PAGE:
For the human immune system to work effectively, the body must be able to distinguish invading pathogens, such as fungi and bacteria, from its own healthy tissue. A group of white blood cells known as dendritic cells (DCs) has a critical role in this task: DCs recognize pathogens, then activate and regulate the immune system accordingly. Immunologists therefore believe that DCs could be harnessed for new therapies against fungal and bacterial infections, as well as autoimmune diseases such as multiple sclerosis.
Florent Ginhoux and co-workers at the A*STAR Singapore Immunology Network, together with researchers in the United Kingdom, United States and Japan, have identified a subset of DCs that exists in mouse and human mucosal tissues. The murine subset is called CD11b+ and the human equivalent is called CD1c+. The existence of similar cell populations in the two species will assist in translating the results of murine experiments to human biology and also further the development of clinical therapies.
Contamination by other cell types in previous studies limited the true understanding of the function of CD11b+ cells, Ginhoux notes. “In this study, we found new markers to specifically identify CD11b+ DCs.”
Parts of the body that are exposed to the external environment, such as the lungs and gut, contain DCs (see image). They act as messengers, presenting fragments of pathogens to other white blood cells called CD4 T-helper cells that trigger appropriate immune responses. One particular T-helper, Th17, in concert with DCs, specializes in activating the protective response to fungal or bacterial infections.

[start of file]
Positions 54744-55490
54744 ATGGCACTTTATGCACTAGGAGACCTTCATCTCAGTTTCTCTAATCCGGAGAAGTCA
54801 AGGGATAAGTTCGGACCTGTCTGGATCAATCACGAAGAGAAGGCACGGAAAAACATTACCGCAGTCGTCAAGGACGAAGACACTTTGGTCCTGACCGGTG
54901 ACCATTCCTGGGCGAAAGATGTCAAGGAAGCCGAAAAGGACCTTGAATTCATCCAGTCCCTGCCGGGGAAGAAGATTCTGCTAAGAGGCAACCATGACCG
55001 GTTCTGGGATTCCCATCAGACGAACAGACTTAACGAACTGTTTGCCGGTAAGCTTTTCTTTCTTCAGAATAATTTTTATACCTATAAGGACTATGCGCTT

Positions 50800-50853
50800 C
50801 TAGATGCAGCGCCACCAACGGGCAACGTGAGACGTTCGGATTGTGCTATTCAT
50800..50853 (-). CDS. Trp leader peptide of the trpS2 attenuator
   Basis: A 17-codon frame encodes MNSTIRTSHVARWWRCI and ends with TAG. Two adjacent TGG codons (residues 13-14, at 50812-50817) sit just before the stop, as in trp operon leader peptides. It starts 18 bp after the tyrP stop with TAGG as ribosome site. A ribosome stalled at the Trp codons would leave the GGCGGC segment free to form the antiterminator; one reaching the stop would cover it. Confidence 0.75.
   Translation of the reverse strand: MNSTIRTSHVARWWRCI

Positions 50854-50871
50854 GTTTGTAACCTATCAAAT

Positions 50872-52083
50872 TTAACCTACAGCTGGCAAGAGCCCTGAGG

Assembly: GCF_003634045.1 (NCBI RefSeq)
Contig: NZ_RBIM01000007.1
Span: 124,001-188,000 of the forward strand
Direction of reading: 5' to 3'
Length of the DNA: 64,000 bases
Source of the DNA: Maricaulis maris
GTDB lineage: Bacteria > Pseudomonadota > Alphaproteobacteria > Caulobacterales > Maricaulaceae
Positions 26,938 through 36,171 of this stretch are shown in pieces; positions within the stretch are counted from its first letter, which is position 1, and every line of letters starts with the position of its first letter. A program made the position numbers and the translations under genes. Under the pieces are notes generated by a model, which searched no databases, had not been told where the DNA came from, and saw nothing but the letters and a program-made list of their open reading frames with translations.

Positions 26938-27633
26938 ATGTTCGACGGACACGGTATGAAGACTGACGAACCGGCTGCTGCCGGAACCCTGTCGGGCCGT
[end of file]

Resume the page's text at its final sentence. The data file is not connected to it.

“We found that CD11b+ DCs secrete a specific cytokine protein named interleukin-23 (IL-23). This protein induces and governs Th17 cells that secrete a second cytokine — IL-17 — a very potent inflammatory mediator against fungi in the lungs of mice as well as of humans,” explains Ginhoux.
During infections that fight and clear pathogens, IL-17 can be very powerful. If cytokine IL-23 secretion is unregulated, however, it induces exacerbated Th17 responses because of an excess of IL-17 release. This regulation failure has been linked to the development of psoriasis, Crohn’s disease and multiple sclerosis. Controlling the activity of DCs that regulate IL-23 and subsequent Th17 cell responses could therefore prove useful therapeutically.
“There are two major applications for this research,” says Ginhoux. Firstly, a vaccine strategy targeting CD11b+ DCs to trigger a potent IL-17-dependent immune response could prevent fungal and bacterial infections. Secondly, selectively inhibiting CD11b+ DCs may lead to better control of IL-17-dependent autoinflammatory disorders.